Thursday, August 8, 2013

Acquiring an Ambulance

     One of the interesting aspects of writing a blog is in seeing the statistics for it. I can see how many people view it, what countries they are from, which posts are the most popular, and what search requests are used to find my blog. One search which appears fairly often is, “Do museums buy artifacts?” The answer varies by museum, but for the NMCWM the answer is, not often! Today I’m going to talk about an exception to that though.

     You may recall that last year I wrote about a reproduction ambulance wagon which was on loan to the Pry House Field Hospital Museum, and was on display in the barn. Since the Pry Barn was used as a field hospital during the Battle of Antietam, it has probably “seen” many ambulance wagons pass by its doors. So, it’s quite fitting to have an ambulance on display in the barn.  In case you missed it, the link to that post is here.  
     Though technically it is not an artifact, the ambulance was very popular with our visitors, and it added to our interpretation of the Pry House and Barn. So, when we were offered the chance to purchase a different reproduction ambulance, we knew we had to find a way to make it happen! Normally, we have to rely on the generosity of people who donate artifacts to our museum. In this case, we will need to raise the money to purchase this ambulance, so we will be hoping for the generosity of people to donate to our “Help Us Keep This Ambulance!” fund.

The ambulance is on loan to us for now. It is a fully-functional reproduction of a Rucker ambulance. If we are able to purchase it, we will refurbish it so that it can continue to be used in our exhibit in the Pry Barn, as well as in some hands-on programs.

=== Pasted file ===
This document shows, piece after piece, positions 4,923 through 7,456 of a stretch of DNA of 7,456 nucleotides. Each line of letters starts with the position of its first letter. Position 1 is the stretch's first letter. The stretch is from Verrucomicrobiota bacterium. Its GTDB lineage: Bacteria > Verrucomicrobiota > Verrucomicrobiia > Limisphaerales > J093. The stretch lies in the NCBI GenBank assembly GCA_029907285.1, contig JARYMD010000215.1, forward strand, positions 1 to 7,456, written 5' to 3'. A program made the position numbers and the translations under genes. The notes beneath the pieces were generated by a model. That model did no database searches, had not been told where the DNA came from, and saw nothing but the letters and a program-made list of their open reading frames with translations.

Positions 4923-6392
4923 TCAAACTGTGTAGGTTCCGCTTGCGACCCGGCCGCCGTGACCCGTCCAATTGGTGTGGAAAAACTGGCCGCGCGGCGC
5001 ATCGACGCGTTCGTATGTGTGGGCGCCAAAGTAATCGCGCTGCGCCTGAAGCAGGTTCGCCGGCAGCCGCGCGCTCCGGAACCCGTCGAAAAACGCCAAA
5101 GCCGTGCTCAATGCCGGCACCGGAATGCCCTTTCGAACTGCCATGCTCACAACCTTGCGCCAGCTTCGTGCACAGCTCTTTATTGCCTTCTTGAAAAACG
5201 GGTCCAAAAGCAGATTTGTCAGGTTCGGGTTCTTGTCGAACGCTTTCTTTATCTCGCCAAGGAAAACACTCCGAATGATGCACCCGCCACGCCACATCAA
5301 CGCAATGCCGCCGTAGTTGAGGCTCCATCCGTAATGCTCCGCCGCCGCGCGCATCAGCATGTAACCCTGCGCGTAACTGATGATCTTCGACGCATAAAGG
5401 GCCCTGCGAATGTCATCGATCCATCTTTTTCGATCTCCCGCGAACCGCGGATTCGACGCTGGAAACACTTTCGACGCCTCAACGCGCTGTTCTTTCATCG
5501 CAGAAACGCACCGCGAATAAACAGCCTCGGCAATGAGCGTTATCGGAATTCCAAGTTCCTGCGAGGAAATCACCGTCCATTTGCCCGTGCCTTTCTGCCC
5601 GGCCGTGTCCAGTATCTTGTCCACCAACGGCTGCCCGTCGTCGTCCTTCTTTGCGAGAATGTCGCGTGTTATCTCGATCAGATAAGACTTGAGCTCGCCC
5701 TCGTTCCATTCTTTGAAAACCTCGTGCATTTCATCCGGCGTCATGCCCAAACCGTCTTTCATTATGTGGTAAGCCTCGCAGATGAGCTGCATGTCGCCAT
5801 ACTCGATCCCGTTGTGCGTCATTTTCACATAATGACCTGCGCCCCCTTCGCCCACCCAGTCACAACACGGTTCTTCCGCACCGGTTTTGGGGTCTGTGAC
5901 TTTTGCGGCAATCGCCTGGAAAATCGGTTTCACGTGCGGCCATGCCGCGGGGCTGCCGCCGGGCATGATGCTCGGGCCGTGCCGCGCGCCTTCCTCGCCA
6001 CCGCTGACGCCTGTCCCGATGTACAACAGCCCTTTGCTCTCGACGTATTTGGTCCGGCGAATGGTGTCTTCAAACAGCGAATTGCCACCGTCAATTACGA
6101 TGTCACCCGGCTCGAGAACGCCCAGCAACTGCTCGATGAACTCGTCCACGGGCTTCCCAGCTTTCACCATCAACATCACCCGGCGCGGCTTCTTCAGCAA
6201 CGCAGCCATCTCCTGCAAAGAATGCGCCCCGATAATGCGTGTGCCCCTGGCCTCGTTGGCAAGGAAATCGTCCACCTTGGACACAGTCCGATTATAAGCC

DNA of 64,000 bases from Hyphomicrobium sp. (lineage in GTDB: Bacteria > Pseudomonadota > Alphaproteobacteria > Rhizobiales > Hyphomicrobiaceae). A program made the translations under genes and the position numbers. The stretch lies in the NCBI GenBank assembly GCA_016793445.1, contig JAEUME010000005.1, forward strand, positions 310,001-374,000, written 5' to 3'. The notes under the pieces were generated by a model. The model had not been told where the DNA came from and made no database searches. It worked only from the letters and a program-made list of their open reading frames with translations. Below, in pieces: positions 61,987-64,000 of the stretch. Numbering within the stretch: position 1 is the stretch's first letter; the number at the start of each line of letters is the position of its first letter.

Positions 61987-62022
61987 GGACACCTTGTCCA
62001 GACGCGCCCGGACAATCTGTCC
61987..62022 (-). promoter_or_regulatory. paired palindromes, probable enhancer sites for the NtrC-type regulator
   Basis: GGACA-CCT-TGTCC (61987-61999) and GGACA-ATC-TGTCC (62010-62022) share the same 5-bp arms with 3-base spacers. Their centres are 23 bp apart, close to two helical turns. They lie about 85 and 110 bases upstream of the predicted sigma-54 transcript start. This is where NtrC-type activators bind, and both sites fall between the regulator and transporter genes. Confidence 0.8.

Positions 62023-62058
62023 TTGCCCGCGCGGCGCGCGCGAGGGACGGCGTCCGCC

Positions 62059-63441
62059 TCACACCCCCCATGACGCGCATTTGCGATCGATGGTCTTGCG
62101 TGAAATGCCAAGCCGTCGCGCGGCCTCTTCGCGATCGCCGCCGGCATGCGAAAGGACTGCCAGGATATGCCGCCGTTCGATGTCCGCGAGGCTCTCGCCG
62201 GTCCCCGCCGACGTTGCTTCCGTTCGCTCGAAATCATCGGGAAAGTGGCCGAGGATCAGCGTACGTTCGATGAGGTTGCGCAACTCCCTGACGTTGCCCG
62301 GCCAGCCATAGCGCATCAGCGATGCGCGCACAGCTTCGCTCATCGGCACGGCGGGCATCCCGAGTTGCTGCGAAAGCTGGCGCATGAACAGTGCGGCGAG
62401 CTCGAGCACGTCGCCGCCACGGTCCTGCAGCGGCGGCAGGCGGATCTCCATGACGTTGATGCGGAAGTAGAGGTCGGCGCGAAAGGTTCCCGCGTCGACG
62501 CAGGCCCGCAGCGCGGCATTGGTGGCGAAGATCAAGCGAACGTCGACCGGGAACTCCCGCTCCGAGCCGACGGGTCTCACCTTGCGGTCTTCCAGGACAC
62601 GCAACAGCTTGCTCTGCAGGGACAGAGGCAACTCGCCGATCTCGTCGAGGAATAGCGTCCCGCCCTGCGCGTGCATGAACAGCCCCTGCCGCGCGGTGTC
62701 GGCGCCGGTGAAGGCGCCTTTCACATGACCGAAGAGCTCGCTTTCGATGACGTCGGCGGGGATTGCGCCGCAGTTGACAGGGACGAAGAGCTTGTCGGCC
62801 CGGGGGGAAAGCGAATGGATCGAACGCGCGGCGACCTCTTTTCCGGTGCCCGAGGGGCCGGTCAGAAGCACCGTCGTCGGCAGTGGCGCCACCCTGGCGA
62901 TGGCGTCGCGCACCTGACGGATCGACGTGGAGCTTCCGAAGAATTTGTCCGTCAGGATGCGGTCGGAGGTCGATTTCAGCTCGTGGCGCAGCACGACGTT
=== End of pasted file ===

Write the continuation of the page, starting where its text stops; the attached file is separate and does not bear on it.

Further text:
During the Civil War, ambulance wagons were essential for quickly transporting wounded soldiers from the battlefields to the hospitals. At the beginning of the war, many of the ambulances were two-wheeled wagons. While they were lighter and faster than the four-wheeled wagons, they broke down more often, and did not offer a smooth ride for the patients being transported. Soldiers often referred to these two-wheeled wagons as “gut-busters!”

      The four-wheeled ambulances were soon favored. They were equipped with springs in the undercarriage which greatly improved the ride for the patients. They also could carry more patients, they broke down less often than the two-wheeled version, and when they did break down they were easier to repair.

In this photo, probably taken at Fredericksburg, Virginia, the 57th N.Y. Ambulance Corps is shown removing wounded soldiers from the field. Notice that there are two-wheeled and four-wheeled ambulance wagons in use. My eye was also drawn to that adjustable stretcher which is visible on the left side of the photo. I’ll have to cover that in a future post! Library of Congress image.

      To read a little more about our ambulance wagon and about Civil War medicine, click here.

      So, if we want to keep this ambulance wagon, we have some fundraising work to do now. I’m hoping that in the near future I will be able to report that we own the ambulance!

Photos courtesy of the National Museum of Civil War Medicine, except where otherwise noted.

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